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Visions Journal

A reminder that this article from our magazine Visions was published more than 1 year ago. It is here for reference only. Some information in it may no longer be current. It also represents the point of the view of the author only. See the author box at the bottom of the article for more about the contributor.

Is It Ever Too Early to Talk About Disordered Eating?

Mimi Hudson, MA, RCC, and Dawn Livera, BSc

Reprinted from the "Families" issue of Visions Journal, 2013, 8 (3), pp. 26-27

Last winter, a parent commented to us that her daughter refused to wear a warm coat. She said it made her look fat. The mom laughed and said, “Appearance is so important to kids this age.” Her daughter is six.

From a very early age, children are exposed to messages that emphasize the importance of being thin and looking fit. There is a growing body of literature to suggest that children as young as three are not only aware of weight and body size, but commonly express a desire to be thinner regardless of body mass index.1 Children learn more in their first five years of life than at any other time. This is when they form the attitudes and behaviours that shape the rest of their lives. It was with this in mind that the Jessie’s Legacy eating disorders prevention program developed Family FUNdamentals for families with children aged two to four.

Family FUNdamentals is an early childhood development program that helps families foster a joyful (FUN!) and competent parent–child relationship around food and activity. The program is intended to promote healthy eating, healthy weights and positive body image, and to prevent disordered eating, including eating disorders and obesity. It aims to enhance connectedness to family and community, as well as parental support and acceptance of body size diversity. These are protective factors in the development of disordered eating.

This six-session program helps parents/caregivers give their children a strong start in life. The program covers parenting topics that help build confidence and self-esteem, promote positive eating and feeding relationships, and engage families in fun and mastery of physical activities. In Family FUNdamentals a key message is that that meals and activity should be fun and enjoyed by the whole family. Power struggles over food, “bribing” with food or denying food (if parents think their children are too “chubby”) are strategies to be avoided.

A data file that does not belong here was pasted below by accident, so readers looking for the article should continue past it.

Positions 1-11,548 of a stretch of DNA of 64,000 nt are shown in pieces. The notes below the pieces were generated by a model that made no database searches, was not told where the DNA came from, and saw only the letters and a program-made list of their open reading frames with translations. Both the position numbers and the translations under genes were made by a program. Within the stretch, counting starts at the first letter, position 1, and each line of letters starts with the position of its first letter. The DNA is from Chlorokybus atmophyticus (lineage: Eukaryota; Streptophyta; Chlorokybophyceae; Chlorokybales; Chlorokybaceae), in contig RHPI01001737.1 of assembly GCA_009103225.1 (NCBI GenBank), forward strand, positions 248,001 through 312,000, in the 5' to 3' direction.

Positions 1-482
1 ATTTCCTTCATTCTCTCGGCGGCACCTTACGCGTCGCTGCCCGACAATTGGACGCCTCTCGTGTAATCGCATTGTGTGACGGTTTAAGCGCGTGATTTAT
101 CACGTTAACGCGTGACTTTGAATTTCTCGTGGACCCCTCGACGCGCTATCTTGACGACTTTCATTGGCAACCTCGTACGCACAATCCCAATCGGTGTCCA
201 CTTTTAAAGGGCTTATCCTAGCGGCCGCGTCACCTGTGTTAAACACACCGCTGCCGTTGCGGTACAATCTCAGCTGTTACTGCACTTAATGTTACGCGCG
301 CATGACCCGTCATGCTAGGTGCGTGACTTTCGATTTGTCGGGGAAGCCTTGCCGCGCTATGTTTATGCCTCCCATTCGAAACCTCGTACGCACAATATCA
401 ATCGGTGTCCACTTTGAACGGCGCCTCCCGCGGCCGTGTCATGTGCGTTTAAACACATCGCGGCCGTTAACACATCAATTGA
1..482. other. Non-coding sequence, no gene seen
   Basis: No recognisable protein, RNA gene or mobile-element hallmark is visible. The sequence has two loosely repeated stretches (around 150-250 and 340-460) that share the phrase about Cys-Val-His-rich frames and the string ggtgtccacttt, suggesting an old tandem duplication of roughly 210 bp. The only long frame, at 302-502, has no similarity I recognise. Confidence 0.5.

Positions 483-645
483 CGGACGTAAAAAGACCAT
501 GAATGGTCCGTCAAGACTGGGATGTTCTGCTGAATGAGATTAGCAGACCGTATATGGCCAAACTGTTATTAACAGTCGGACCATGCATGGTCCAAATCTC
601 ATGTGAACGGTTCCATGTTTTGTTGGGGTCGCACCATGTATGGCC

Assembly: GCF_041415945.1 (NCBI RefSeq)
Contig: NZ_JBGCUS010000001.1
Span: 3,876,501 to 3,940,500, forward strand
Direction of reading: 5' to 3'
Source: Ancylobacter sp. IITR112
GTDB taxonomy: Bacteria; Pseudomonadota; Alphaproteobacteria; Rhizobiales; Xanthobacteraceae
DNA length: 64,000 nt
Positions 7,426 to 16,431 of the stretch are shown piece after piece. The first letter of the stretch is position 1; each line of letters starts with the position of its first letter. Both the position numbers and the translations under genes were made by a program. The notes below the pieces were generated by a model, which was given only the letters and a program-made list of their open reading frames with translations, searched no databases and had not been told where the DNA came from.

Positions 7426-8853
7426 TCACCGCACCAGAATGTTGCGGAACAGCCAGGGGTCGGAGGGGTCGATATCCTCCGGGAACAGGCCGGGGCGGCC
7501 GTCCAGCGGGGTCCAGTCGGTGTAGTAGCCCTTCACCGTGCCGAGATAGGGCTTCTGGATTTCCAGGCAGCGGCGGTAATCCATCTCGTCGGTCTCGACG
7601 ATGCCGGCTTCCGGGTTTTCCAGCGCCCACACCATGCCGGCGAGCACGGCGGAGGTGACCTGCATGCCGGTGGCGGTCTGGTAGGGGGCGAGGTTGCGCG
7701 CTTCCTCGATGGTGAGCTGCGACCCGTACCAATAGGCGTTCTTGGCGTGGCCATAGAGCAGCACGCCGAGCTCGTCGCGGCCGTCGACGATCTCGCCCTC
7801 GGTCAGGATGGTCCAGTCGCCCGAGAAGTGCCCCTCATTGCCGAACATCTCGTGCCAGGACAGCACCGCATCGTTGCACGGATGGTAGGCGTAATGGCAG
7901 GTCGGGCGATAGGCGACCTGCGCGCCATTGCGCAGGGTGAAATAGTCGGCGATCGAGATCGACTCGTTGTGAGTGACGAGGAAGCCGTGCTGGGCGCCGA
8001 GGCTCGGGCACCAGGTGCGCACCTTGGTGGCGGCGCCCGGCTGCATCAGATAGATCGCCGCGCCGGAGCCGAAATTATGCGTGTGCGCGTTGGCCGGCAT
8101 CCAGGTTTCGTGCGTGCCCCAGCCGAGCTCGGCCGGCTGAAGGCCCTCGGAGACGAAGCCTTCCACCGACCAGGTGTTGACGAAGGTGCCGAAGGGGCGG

Parents are their children’s first teachers. Young children learn by watching and copying the people around them. Family FUNdamentals is a family-centred program, as parents/caregivers and their children attend together. Through songs, stories, games, healthy snacks and lots of positive role modelling, parents/caregivers learn how they can support the healthy growth and development of their children—and have fun together in the process!

The Family FUNdamentals key messages can be summed up nicely in the program song that is sung each week (to the tune of “Frère Jacques” [Brother John]):

I am special, I am special
You are too, you are too
All of us are special, all of us are special
Yes it’s true, yes, it’s true

About the authors

Mimi is the Director of Community & Provincial Programs at Family Services of the North Shore. She supervises a number of early childhood development programs and the provincial Jessie’s Legacy eating disorders prevention program

Dawn Livera is the Family FUNdamentals Program Coordinator at Jessie’s Legacy and a writer. She has published a story, “Lessons in Parenting,” about how she and her husband learned to be parents from a stray cat they took in before they had children of their own

  1. Harriger, J.A., Calogero, R.M., Witherington, D.C. et al. (2010). Body size stereotyping and internalization of the thin ideal in preschool girls. Sex Roles, 63, 609-620.

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